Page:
TRAVEL
March 15, 2015 | By Rick Steves, For The Inquirer
Eastern Europe has experienced more change in the last generation than any other corner of Europe. With war-era grandpas now gone, across the former Warsaw Pact zone new museums and memorials deal candidly with the dark side of communism - and fascism before that. Here's the latest: In Prague, the National Museum on Wenceslas Square is wrapping up a long renovation. By mid-2015, visitors should be able to see its interior, decorated in the Czech Revival style that heralded the 19th-century rebirth of the Czech nation.
TRAVEL
March 1, 2015 | By Rick Steves, For The Inquirer
In my work throughout Europe, I struggle almost daily with this issue: When is a tourist experience actually a unique slice of a culture, and when is it a tired cliché kept alive by the travel industry? Amped-up Spanish flamenco bars, dirndl skirts in Germany, ape tours of the Rock of Gibraltar - when does something slip from authentic to cheesy? When you've traveled for several decades, as I have, you witness genuine customs giving way to rising commercialization ("gladiators" charging exorbitant fees for photo-ops at the Roman Colosseum comes to mind)
NEWS
February 2, 2015 | By Trudy Rubin, Inquirer Columnist
Most Americans born after World War II take peace and democracy in Western Europe for granted. Enfolded in the European Union, France and Germany became allies and Spain absorbed democratic values. After the fall of the Berlin Wall, former communist countries joined the fold and embraced parliamentary norms. But we forget all too easily that the 70 years since 1945 are an anomaly for Europe, whose previous 150 years of history were marked by war, ideological strife, and revolution.
BUSINESS
January 25, 2015 | By Reid Kanaley, Inquirer Columnist
Europe is far off, but the European Central Bank's decision to infuse money into the Eurozone via so-called quantitative easing will hit us all in the pocketbook, one way or another. Here's how: "Even if you don't live in Europe, this matters," says this post and video clip at Money.CNN.com. The markets' initial reactions were positive. Among other things, "the ECB's announcement showed investors that Europe may finally be serious about repairing its many economic problems. That should help contain the negative spillover to the U.S.," the post says.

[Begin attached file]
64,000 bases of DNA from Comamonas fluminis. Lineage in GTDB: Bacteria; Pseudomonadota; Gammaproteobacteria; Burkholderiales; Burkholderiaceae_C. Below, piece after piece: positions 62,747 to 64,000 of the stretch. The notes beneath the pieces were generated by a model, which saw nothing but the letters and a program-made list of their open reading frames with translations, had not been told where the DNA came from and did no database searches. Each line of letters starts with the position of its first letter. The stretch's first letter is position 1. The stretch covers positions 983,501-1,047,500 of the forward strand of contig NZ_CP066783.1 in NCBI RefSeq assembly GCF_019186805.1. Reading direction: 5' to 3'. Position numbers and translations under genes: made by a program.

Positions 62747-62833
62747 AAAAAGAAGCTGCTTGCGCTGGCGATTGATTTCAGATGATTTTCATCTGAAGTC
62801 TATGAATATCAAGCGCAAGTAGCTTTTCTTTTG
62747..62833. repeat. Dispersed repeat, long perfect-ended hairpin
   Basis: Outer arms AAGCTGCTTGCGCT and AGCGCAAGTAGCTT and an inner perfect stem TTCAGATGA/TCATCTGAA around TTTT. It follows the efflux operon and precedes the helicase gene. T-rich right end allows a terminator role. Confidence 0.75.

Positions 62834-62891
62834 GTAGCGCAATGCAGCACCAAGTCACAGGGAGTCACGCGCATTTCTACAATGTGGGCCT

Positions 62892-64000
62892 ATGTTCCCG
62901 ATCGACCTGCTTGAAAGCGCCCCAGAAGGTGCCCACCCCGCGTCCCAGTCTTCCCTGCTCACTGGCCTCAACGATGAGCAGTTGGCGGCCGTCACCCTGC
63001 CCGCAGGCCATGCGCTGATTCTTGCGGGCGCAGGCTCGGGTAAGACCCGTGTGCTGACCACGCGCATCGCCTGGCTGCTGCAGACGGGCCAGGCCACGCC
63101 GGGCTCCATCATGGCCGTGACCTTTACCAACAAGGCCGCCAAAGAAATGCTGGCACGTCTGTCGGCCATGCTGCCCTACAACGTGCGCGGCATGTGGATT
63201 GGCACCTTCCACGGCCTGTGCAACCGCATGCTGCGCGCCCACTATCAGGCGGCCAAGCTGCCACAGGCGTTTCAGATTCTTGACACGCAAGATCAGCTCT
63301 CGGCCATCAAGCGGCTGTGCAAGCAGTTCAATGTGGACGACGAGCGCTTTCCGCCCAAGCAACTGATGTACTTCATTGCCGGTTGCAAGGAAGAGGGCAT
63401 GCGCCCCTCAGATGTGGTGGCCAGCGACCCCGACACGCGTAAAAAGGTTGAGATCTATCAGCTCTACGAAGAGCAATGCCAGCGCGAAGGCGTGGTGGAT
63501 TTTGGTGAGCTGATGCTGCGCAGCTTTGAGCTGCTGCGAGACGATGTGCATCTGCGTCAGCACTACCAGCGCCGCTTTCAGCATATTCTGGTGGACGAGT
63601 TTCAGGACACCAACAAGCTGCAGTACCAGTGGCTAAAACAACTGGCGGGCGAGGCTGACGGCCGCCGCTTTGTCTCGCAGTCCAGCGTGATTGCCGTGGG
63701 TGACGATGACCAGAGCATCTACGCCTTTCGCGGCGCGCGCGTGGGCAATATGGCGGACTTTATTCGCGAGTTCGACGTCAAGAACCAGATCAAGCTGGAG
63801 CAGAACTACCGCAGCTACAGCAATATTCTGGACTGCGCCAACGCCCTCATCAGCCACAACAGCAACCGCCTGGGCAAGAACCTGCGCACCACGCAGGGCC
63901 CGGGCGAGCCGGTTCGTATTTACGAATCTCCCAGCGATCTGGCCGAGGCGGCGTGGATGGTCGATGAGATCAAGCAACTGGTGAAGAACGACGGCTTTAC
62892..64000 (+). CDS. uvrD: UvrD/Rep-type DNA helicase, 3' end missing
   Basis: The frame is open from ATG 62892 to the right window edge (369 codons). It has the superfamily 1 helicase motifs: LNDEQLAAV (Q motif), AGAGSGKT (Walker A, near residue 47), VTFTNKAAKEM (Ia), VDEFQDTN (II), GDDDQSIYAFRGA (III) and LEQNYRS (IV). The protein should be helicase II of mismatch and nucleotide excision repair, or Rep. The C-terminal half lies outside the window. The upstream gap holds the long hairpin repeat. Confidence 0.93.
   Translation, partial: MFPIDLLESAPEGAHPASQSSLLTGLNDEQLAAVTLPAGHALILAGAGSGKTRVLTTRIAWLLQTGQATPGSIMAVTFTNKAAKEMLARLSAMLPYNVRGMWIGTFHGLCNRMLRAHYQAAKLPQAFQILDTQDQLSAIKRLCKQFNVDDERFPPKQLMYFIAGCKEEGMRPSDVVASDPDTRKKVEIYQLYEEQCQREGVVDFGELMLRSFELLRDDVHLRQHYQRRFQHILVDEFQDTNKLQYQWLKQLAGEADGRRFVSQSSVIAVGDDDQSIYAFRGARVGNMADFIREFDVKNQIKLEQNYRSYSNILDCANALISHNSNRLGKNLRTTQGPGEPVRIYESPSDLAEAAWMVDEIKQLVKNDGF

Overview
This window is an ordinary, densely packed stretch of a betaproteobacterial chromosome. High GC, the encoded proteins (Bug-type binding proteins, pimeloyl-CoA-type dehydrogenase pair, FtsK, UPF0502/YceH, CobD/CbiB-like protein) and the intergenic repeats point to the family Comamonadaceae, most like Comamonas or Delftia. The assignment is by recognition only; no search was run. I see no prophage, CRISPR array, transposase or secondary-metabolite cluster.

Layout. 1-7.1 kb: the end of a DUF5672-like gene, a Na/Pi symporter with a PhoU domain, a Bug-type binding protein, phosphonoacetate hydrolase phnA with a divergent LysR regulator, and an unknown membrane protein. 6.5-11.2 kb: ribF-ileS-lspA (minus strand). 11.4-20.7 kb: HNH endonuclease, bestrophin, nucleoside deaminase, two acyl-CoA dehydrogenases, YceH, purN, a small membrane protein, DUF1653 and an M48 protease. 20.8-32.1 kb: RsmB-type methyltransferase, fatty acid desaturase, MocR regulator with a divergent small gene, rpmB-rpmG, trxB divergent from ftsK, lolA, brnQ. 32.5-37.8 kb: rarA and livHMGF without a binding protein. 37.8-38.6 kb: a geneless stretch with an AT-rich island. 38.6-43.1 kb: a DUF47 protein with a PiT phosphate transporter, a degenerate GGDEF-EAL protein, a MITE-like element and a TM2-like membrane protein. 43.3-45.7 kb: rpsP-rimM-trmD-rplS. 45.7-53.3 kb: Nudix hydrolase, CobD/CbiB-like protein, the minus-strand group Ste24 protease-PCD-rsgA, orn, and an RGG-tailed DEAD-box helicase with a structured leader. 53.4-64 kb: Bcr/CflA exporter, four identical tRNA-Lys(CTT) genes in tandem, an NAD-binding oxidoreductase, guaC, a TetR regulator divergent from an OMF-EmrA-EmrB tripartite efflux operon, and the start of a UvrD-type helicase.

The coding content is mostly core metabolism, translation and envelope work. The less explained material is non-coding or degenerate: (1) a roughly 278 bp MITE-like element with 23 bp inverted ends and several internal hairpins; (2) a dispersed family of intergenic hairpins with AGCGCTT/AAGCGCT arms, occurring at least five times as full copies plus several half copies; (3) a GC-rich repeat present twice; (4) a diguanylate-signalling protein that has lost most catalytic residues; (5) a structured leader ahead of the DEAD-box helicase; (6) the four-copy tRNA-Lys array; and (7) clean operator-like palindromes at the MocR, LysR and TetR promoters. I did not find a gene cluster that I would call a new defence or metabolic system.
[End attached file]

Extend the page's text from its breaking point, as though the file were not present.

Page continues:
ENTERTAINMENT
January 14, 2015 | By David Patrick Stearns, Inquirer Music Critic
The Philadelphia Orchestra last toured Europe in 2011 in deeply uncertain circumstances: The orchestra was still in bankruptcy and entering contract negotiations amid fears about the future. Yannick Nézet-Séguin had been appointed, but would not become music director until the next year. The orchestra was led by chief conductor Charles Dutoit. In contrast, the 2015 Tour of Europe, announced Tuesday, promises to be a consolidation of more successful times for the Philadelphia Orchestra, and under the leadership of Nézet-Séguin, already a well-known figure there.
BUSINESS
September 13, 2014 | By Bob Fernandez, Inquirer Staff Writer
Comcast Corp.'s WiFi ambitions are going global. The Philadelphia cable company and Europe's Liberty Global say they have formed a partnership to offer Internet subscribers more than 10 million WiFi hotspots on both sides of the Atlantic Ocean. Xfinity Internet customers who travel to Europe can use Liberty's Global's WiFi for free, while Liberty Global subscribers who travel to the United States can use Comcast WiFi for free, the two companies said on Thursday. The Liberty Global partnership is the latest expansion of Comcast's fast-growing WiFi network that Wall Street analysts view as a potential asset and possible threat to Verizon Communications Inc., AT&T Inc. and other traditional wireless carriers.